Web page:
Introduction: Incidental mediastinal lymphadenopathy challenges pulmonologists to decide on eventual further diagnostic steps. The aim of this study was to characterize unexpected mediastinal findings by imaging and pathologic analysis.
Methods: Entry criterion for this prospective explorative study was mediastinal lymphadenopathy as an incidental finding on computed tomography (CT) scans made for indications other than the analysis and staging of neoplasms. Lymph node dimensions were measured on CT scan. Subsequent diagnostic investigations were positron emission tomography, endoscopic ultrasound- or endobronchial ultrasound-guided punctures, and clinical follow-up.
Results: Eighty-three patients from eight hospitals met the entry criteria. The median number of Naruke stations with enlarged nodes was 7 (range 3–9). The median size of all nodes measured varied between 6 and 14 mm. The median number of lymph node stations with nodes of at least 10 mm was 3 (range 0–8). Hilar node enlargement was detected in 77% of patients. No definitive diagnosis was obtained in 7 of 83 (8%) patients. Lymphocytes were found in 55 of 83 (66%) and sarcoidosis in 18 of 83 (22%) of aspirates. Positron emission tomography showed metabolic activity in 87% of patients. Follow-up CT scans were available for 36 of 62 (58%) patients without a classifying diagnosis. Two patients developed lung cancer 2 years after initial analysis.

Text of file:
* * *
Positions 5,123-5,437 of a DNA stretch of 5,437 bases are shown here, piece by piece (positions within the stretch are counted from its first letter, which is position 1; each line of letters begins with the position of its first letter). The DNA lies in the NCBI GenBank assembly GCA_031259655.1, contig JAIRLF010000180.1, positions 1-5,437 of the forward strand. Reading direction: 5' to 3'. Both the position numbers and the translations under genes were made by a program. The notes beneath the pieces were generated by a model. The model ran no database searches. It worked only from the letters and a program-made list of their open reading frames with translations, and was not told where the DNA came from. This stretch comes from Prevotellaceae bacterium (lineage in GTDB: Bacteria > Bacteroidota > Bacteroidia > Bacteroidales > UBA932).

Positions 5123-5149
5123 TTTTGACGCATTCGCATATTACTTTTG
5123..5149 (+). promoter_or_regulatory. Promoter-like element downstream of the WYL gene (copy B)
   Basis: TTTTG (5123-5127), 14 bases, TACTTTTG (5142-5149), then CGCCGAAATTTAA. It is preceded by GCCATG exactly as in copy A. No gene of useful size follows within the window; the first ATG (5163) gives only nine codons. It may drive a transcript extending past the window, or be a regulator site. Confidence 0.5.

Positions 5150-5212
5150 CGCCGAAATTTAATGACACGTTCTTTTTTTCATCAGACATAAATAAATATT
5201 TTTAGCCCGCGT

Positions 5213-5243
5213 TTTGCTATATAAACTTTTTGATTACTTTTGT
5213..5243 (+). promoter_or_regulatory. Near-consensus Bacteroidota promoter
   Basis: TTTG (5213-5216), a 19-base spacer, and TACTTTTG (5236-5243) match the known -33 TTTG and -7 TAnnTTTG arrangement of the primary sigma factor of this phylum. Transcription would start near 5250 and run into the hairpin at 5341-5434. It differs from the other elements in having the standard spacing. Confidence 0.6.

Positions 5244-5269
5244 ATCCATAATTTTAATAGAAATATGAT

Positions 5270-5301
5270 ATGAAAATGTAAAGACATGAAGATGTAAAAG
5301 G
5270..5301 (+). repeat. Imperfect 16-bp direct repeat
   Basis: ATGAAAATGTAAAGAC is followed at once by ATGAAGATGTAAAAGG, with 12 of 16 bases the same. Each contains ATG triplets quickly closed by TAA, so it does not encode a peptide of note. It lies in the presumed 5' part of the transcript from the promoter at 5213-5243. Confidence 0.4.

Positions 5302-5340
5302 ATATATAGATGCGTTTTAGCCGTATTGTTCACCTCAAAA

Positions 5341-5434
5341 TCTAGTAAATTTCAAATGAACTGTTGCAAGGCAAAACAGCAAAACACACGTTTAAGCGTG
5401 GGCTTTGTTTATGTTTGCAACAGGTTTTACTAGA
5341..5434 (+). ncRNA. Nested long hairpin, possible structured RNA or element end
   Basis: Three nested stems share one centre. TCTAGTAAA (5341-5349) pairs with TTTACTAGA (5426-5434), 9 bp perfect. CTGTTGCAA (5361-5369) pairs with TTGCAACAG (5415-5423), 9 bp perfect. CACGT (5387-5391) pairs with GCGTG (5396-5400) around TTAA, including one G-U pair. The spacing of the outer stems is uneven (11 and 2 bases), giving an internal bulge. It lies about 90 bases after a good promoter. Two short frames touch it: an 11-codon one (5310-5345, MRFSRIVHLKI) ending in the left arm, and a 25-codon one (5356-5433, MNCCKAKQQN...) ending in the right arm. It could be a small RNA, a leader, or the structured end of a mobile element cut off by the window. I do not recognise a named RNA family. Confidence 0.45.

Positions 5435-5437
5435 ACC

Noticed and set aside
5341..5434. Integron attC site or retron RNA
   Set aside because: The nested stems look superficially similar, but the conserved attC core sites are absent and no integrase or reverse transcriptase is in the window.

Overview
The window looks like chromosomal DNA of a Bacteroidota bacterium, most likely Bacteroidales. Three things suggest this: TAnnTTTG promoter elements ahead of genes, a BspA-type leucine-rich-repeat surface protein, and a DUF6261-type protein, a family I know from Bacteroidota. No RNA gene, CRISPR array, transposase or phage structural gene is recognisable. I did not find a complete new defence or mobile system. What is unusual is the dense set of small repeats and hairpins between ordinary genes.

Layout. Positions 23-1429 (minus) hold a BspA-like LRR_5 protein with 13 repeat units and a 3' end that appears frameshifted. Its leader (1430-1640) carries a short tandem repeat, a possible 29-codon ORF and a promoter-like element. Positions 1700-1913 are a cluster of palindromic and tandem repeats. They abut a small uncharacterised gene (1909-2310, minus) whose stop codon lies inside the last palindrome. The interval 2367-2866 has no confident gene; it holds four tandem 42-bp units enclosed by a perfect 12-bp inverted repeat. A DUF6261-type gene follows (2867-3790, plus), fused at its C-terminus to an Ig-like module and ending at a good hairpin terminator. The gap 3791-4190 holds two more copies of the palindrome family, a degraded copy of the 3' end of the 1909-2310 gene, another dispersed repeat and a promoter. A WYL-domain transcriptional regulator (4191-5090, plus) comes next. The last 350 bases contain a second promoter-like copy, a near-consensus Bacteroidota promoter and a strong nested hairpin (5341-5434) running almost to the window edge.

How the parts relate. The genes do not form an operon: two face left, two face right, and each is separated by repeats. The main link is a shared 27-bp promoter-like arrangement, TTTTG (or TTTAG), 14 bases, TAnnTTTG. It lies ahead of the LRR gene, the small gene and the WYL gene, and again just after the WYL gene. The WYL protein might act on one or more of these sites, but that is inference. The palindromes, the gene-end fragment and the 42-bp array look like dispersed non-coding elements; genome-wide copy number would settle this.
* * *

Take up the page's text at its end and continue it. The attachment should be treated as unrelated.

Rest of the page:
Conclusions: Incidental mediastinal lymph nodes on CT are characterized by multiplicity, relative small sizes, and coexistence with hilar lymphadenopathy in the majority of patients. These nodes often display increased metabolic activity. The low predictive value for malignancy justifies a restrictive attitude toward invasive diagnostic testing.